The Third Murder
Japanese auteur Hirokazu Kore-eda's latest follows the thickening fog around a murder trial that may not be as straightforward as it seems
Hirokazu Kore-eda’s courtroom drama The Third Murder begins with the killer having already confessed. After the case is dumped into the lap of lawyer Shigemori (Fukuyama), he wearily sets about the business of bartering for the softest sentence. He and his partners wonder airily about contacting the defendant’s daughter, but she lives too far away and their expenses wouldn’t be covered. Shigemori’s wide-eyed assistant occasionally chimes in to question the killer’s motive, the meaning of what happened. He is brusquely brushed off – their business is legal strategy, the truth is someone else’s concern.
As they interview the client, things begin to look a little less certain. Misumi (Kôji Yakusho) has a wispy gentleness to him, like a quiet child, retreating into himself as soon as his version of events is challenged. New revelations arise from in and outside the interview room, and Shigemori gradually finds himself drawn into Misumi’s maze, chasing truth in a thickening fog.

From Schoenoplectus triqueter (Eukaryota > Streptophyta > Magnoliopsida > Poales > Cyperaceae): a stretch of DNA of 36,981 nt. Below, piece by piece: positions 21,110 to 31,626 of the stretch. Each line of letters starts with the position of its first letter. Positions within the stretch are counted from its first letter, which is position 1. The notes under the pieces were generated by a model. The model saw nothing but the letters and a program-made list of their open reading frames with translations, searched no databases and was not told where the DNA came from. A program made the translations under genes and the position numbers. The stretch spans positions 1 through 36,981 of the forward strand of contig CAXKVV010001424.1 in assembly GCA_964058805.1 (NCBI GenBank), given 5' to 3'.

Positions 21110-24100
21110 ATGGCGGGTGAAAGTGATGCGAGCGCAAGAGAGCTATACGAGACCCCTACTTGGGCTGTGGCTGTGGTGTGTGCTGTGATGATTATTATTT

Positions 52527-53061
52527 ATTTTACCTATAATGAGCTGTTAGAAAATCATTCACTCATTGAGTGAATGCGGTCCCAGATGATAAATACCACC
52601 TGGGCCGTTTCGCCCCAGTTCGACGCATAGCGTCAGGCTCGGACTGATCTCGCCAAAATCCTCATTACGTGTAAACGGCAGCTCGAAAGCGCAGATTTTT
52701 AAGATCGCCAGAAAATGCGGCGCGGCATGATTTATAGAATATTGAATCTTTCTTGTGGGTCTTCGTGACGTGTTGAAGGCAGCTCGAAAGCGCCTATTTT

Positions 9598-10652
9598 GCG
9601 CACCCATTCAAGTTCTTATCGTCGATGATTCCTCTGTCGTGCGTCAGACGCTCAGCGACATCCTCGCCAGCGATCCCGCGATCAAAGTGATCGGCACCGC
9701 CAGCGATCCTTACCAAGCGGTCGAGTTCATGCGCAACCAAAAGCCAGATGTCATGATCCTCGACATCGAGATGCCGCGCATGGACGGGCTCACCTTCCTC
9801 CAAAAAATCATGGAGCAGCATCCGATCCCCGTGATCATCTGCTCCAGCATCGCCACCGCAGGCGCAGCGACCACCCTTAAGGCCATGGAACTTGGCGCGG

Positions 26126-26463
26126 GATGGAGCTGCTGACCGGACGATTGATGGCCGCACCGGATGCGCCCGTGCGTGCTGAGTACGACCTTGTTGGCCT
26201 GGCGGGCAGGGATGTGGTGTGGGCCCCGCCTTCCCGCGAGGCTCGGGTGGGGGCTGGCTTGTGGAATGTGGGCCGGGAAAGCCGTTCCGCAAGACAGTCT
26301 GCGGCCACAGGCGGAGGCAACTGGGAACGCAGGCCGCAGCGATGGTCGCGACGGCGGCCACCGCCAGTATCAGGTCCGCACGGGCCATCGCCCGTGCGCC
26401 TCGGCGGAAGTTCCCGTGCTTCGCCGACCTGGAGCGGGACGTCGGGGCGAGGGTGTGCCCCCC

“Psychiatry isn’t science, it’s literature.” So says Shigemori’s father, a former judge who took pity on Misumi many years ago and spared him the death penalty. He takes solace now in the belief that killers are born wrong, regretting only that he didn’t execute Misumi when he had the chance. Others are less sure. After its violent beginning, The Third Murder is a movie of quiet conversations, characters reaching for truth and meaning in a world ruled by chance. They all look at the same evidence and try to tell a story they can live with.
From its melancholy piano score to its steady, deliberate pacing, there’s a gentleness to The Third Murder, a sadness tinged sweet around the edges. It's a film imbued with sympathy, reaching out to better understand even in the darkest circumstance.
The Third Murder screened at Glasgow Film Festival 2018
Released 23 Mar by Arrow Films